In lsb.params

REMOVE_HUNG_JOBS_FOR = runlimit:host_unavail

LSF removes jobs if they run 10 minutes past the job RUN LIMIT or become UNKNOWN for 10 minutes due to the first execution host becoming unavailable. If you want to change the timing

 In lsb.params
REMOVE_HUNG_JOBS_FOR = runlimit[,wait_time=5]:host_unavail[,wait_time=5]

 

Other Information:

For DJOB_HB_INTERVAL, DJOB_RU_INTERVAL (lsb.applications) and LSF_RES_ALIVE_TIMEOUT (lsf.conf)

  1. The default value of LSB_DJOB_HB_INTERVAL is 120 seconds per 1000 nodes
  2. The default value of LSB_DJOB_RU_INTERVAL is 300 seconds per 1000 nodes

In case of large, long running parallel jobs, LSB_DJOB_RU_INTERVAL can be set to a long time or even disabled with a 0 value to prevent too frequent resource usage update, which consumes network bandwidth as well as CPU time for LSF to process large volume of resource usage information. LSB_DJOB_HB_INTERVAL cannot be disabled.

References: 

  1. Cleaning up parallel job execution problems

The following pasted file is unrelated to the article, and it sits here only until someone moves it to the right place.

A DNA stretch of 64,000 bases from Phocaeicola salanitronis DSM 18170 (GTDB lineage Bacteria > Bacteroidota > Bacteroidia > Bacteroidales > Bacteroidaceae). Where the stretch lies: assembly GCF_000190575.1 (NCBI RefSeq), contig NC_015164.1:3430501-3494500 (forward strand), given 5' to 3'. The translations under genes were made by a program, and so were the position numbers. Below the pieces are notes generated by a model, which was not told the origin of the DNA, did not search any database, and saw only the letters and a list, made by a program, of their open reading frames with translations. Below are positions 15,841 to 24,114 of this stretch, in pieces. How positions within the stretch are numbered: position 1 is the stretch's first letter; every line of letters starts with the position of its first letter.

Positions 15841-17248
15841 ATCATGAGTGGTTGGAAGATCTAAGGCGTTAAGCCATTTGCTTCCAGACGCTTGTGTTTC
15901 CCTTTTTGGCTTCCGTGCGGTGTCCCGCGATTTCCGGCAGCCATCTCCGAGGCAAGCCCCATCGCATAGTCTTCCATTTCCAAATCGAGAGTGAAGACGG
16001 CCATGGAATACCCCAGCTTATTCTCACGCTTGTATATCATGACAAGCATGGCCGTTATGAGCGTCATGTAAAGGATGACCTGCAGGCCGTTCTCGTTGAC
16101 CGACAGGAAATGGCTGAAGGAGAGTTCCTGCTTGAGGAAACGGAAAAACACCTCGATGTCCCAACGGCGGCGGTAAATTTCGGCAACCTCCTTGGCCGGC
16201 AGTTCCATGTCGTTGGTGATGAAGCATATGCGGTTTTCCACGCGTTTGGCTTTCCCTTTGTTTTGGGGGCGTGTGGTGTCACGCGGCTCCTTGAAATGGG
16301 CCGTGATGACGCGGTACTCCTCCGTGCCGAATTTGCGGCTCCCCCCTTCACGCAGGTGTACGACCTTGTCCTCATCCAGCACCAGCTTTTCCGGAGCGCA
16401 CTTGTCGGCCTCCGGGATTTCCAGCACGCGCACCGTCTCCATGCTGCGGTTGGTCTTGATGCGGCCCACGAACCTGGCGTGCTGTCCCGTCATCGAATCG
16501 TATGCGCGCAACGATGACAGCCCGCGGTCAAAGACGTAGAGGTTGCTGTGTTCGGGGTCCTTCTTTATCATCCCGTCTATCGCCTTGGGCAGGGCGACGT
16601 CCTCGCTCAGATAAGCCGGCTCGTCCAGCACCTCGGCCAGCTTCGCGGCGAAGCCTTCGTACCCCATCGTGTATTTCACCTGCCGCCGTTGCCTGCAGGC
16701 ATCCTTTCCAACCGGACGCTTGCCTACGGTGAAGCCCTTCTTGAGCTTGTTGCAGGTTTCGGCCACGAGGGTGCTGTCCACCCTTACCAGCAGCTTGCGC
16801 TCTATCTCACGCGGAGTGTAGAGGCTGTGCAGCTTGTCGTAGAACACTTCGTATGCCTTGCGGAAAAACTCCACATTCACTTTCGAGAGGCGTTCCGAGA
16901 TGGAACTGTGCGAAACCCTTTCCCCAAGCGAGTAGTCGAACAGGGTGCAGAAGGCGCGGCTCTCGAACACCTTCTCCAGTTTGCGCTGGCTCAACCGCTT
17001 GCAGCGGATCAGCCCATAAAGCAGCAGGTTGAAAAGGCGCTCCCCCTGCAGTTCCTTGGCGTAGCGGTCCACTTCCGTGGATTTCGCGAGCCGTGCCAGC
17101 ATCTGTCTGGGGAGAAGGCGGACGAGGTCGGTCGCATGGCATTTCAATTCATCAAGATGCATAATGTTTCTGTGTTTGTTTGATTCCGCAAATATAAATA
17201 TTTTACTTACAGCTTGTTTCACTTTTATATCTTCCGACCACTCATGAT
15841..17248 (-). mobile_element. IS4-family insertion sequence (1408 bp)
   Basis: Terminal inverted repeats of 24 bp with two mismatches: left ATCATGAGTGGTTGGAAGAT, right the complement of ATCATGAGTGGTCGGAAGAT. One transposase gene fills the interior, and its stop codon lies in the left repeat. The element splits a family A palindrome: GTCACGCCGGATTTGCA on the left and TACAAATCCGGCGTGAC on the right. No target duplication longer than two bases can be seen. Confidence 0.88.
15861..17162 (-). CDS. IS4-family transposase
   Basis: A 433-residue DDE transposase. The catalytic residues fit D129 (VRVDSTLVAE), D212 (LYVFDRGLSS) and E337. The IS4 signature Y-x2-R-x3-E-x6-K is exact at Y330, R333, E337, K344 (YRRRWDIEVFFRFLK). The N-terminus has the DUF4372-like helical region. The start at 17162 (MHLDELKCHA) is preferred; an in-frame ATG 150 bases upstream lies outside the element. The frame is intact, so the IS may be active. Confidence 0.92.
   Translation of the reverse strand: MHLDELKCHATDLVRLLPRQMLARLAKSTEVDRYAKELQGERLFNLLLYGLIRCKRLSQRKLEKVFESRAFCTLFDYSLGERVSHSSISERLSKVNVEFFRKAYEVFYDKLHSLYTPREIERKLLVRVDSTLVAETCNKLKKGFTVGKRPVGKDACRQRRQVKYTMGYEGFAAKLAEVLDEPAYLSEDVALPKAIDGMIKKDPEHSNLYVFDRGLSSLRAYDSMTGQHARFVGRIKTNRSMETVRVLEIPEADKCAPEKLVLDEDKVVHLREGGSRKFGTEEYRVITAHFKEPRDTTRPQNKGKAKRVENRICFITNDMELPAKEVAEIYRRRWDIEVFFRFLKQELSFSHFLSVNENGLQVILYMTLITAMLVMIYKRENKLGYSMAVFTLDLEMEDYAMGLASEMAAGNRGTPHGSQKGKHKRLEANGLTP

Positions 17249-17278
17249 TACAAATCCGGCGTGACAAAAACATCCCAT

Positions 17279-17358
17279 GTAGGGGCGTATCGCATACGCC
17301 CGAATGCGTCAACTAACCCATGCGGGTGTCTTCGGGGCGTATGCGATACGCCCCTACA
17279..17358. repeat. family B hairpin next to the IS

2. Cleaning up Platform LSF parallel Job Execution Problems – Part 1
  3. Cleaning up Platform LSF parallel Job Execution Problems – Part 2
  4. Cleaning up Platform LSF parallel Job Execution Problems – Part 3

Submitting Jobs with Topology Scheduling on Platform LSF

This blog is a follow-up Topology Scheduling on Platform LSF

Scenario 1: Submit directly to a specific Compute Unit Type

$ bsub -m "r1" -n 64 ./a.out

This job asks for 64 slots, all of which must be on hosts in the CU r1.

Scenario 2: Requesting for a Compute Unit Type Level (For example rack)

$ bsub -R "cu[type=rack]" -n 64 ./a.out

Scenario 3: Sequential Job Packing
The following job sets a CU uses minavail to set preferences for the fewest free slots.

$ bsub -R "cu[pref=minavail]" ./a.out

Scenario 4: Parallel Job Packing
The following job sets a CU uses maxavail to set a preference for the largest free slots

$ bsub -R "cu[pref=maxavail]" -n 64 ./a.out

Scenario 5: Limiting the number of spaning of multiple CUs
The following allow a job to span 2 CUs of CU-Type belonging to “rack” with the largest free slots

$ bsub -R "cu[type=rack:pref=maxavail:maxcus=2]" -n 32 ./a.out

Preferences:

  1. Using Compute Units for Topology Scheduling
  2. Topology Scheduling on Platform LSF

Topology Scheduling on Platform LSF

For a highly parallel job that span across multiple hosts, it is desirable to allocate hosts to the job that are close together according to network topology. The purpose is to minimize communication latency.

The article is taken from IBM Platform LSF Wiki “Using Compute units for Topology Scheduling

Step 1: Define COMPUTE_UNIT_TYPES in lsb.params

COMPUTE_UNIT_TYPES = enclosure! switch rack